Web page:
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The Best Renewable Energy Stock to Buy Now

Long a cleantech afterthought, nuclear power is having a renaissance which makes this renewable energy stock a strong pick for the long haul.

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Nuclear power is undergoing a worldwide renaissance, which makes this nuclear energy stock one of the best renewable energy stocks to buy now.

One reason is the political and cost risk of fossil fuels: Europe’s skyrocketing energy costs are a direct result of Russia cutting off its sizeable exports to the E.U. They need to be energy independent. In China, the reason behind the rise in nuclear energy demand is driven by the effects of coal pollution. Air pollution there is believed to have slashed winter crop production by as much as 20%, according to a recent scientific study. In the U.S., the embrace of nuclear power again is mainly attributable to its primary characteristic: it’s a carbon-free power source that can most reliably deliver electricity continuously. If you recognize climate change is a serious problem that needs to be addressed, nuclear and renewable energy stocks probably need to be a part of the solution for last least the next few decades.

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Constellation Energy: A Strong Renewable Energy Stock

That’s why the recent climate bill – the Inflation Reduction Act – boosted tax incentives for the generation of electricity from nuclear. Today, 93 reactors provide about 20% of the energy of the U.S. The immediate impact of the bill is to preserve the production of power from those plants. A production tax credit of up to $15 per megawatt hour through 2032 has provided a sudden boost to producers of nuclear power. My favorite in the space is Constellation Energy (CEG). Constellation is the largest producer of carbon-free energy in the U.S. and the lowest overall greenhouse gas emitter among utilities. This renewable energy stock provides 10% of total U.S. electricity output, operating in 47 states and Canada. It has 32,400 owned megawatts (MW) of generating assets. About 65% – or 20,899 MW – is nuclear, 8,819 MW is natural gas and oil, and the balance, 2,682 MW, is solar, hydroelectric and wind. Constellation provides energy in competitive energy markets, meaning it’s helped tremendously by the enlarged tax credits.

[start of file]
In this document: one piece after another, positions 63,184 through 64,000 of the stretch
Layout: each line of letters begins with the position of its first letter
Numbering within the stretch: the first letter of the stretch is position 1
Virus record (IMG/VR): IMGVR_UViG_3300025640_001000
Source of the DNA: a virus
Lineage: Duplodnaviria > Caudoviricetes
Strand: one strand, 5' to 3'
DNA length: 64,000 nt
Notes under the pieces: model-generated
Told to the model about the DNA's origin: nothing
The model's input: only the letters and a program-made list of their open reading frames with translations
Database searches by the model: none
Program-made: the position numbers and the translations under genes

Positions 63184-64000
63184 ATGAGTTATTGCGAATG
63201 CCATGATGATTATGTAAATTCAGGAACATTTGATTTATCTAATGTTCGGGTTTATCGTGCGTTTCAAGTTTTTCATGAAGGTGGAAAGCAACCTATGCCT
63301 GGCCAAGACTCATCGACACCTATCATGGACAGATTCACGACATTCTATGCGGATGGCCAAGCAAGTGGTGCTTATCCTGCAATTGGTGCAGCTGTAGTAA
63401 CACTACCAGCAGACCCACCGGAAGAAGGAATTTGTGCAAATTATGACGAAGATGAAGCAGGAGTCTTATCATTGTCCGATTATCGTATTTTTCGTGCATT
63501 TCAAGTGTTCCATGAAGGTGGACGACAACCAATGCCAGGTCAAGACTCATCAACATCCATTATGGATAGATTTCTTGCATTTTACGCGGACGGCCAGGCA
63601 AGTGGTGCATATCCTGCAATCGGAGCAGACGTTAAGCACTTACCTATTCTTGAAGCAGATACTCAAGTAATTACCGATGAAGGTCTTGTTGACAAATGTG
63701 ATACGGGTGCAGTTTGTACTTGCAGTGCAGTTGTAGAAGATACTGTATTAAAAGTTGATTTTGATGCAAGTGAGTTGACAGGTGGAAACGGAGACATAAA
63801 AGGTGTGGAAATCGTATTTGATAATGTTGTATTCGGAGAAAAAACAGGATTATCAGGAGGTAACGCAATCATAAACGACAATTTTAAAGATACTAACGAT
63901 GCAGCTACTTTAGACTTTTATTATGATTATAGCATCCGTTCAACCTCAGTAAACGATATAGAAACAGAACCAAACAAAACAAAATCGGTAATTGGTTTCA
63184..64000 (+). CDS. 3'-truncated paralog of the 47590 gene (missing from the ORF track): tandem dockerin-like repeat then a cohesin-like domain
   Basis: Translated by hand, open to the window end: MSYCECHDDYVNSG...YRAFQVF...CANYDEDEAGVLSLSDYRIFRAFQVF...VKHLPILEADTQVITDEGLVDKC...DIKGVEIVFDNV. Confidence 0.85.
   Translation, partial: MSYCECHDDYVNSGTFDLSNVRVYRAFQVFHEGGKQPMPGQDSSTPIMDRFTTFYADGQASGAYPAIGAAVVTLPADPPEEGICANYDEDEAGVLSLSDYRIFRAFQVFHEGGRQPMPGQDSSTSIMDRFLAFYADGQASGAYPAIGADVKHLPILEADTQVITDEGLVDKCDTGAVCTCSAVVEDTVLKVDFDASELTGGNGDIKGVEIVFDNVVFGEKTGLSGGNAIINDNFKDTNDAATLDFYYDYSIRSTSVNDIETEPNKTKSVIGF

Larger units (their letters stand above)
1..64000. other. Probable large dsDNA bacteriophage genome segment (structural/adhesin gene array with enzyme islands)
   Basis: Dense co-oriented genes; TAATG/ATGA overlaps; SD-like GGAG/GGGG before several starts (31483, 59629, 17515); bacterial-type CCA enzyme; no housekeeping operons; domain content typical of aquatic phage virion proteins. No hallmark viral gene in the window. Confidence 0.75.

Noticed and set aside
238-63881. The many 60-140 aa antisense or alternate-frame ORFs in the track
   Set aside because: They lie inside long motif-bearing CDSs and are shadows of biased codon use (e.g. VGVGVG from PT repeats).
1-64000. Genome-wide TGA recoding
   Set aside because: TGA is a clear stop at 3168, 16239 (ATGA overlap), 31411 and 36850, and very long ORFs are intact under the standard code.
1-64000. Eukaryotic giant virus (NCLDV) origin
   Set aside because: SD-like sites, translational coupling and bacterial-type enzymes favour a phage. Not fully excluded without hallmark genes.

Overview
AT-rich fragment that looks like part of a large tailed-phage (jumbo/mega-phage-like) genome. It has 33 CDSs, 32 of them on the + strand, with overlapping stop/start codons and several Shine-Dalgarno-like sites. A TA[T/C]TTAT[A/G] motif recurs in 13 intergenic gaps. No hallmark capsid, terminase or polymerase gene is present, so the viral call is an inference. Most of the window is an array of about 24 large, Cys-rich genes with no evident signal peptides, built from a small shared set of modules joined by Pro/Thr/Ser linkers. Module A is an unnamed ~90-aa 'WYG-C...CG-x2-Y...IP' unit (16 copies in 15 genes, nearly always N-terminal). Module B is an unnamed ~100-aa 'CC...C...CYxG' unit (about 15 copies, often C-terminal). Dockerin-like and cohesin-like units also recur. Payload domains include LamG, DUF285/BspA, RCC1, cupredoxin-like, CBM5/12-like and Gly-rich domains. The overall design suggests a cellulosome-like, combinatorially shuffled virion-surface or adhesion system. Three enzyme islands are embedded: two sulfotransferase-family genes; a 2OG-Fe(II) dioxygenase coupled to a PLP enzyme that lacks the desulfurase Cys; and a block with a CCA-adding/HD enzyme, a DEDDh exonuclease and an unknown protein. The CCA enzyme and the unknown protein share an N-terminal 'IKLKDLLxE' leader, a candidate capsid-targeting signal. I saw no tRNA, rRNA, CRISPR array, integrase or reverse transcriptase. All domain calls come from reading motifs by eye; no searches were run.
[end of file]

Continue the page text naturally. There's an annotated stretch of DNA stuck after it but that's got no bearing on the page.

But what I like about the company is it’s not “just” a traditional utility. Constellation also has the tailwinds of being able to sell clean energy and related products to large corporate users that want to reduce their carbon footprint. For instance, Constellation recently partnered with Microsoft (MSFT) in a deal in which Microsoft will buy energy from Constellation over the next five years and, more importantly, jointly develop an energy sourcing matching system to better inform corporate customers where their energy is produced and to help model their carbon footprint. Most zero-carbon energy is bought today using certificates or annual credits as offsets, without consideration to when and how the energy used was generated. The Constellation-Microsoft system will provide detailed mapping for real-time carbon mapping, which should provide superior carbon reduction by providing companies with more accurate one-to-one matching of power usage and generation.